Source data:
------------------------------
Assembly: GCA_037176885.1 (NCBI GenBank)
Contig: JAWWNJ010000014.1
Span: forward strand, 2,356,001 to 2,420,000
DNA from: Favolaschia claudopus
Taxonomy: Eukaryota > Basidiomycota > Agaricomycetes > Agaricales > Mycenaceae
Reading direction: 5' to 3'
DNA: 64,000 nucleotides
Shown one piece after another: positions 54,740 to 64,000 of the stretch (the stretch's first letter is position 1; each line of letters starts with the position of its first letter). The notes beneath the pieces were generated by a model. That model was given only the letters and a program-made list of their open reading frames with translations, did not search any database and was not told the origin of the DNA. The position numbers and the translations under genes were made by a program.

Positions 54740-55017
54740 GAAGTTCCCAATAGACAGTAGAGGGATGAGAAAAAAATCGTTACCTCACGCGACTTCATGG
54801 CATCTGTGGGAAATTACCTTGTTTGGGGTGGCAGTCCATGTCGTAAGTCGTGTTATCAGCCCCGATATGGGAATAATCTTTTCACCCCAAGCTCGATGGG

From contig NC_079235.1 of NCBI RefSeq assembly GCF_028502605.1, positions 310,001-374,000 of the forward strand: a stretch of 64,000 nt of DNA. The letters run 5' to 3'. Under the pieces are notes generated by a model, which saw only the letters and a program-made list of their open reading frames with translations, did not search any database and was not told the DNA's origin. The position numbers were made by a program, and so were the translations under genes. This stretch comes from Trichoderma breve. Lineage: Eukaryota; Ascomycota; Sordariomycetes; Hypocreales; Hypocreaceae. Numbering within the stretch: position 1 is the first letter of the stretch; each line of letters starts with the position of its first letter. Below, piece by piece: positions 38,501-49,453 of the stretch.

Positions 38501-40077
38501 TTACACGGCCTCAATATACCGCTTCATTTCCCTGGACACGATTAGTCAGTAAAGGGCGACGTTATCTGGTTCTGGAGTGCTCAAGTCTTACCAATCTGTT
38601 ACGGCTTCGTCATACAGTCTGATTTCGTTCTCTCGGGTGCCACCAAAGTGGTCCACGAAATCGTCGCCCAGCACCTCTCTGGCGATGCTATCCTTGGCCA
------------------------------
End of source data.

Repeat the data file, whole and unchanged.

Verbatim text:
Assembly: GCA_037176885.1 (NCBI GenBank)
Contig: JAWWNJ010000014.1
Span: forward strand, 2,356,001 to 2,420,000
DNA from: Favolaschia claudopus
Taxonomy: Eukaryota > Basidiomycota > Agaricomycetes > Agaricales > Mycenaceae
Reading direction: 5' to 3'
DNA: 64,000 nucleotides
Shown one piece after another: positions 54,740 to 64,000 of the stretch (the stretch's first letter is position 1; each line of letters starts with the position of its first letter). The notes beneath the pieces were generated by a model. That model was given only the letters and a program-made list of their open reading frames with translations, did not search any database and was not told the origin of the DNA. The position numbers and the translations under genes were made by a program.

Positions 54740-55017
54740 GAAGTTCCCAATAGACAGTAGAGGGATGAGAAAAAAATCGTTACCTCACGCGACTTCATGG
54801 CATCTGTGGGAAATTACCTTGTTTGGGGTGGCAGTCCATGTCGTAAGTCGTGTTATCAGCCCCGATATGGGAATAATCTTTTCACCCCAAGCTCGATGGG

From contig NC_079235.1 of NCBI RefSeq assembly GCF_028502605.1, positions 310,001-374,000 of the forward strand: a stretch of 64,000 nt of DNA. The letters run 5' to 3'. Under the pieces are notes generated by a model, which saw only the letters and a program-made list of their open reading frames with translations, did not search any database and was not told the DNA's origin. The position numbers were made by a program, and so were the translations under genes. This stretch comes from Trichoderma breve. Lineage: Eukaryota; Ascomycota; Sordariomycetes; Hypocreales; Hypocreaceae. Numbering within the stretch: position 1 is the first letter of the stretch; each line of letters starts with the position of its first letter. Below, piece by piece: positions 38,501-49,453 of the stretch.

Positions 38501-40077
38501 TTACACGGCCTCAATATACCGCTTCATTTCCCTGGACACGATTAGTCAGTAAAGGGCGACGTTATCTGGTTCTGGAGTGCTCAAGTCTTACCAATCTGTT
38601 ACGGCTTCGTCATACAGTCTGATTTCGTTCTCTCGGGTGCCACCAAAGTGGTCCACGAAATCGTCGCCCAGCACCTCTCTGGCGATGCTATCCTTGGCCA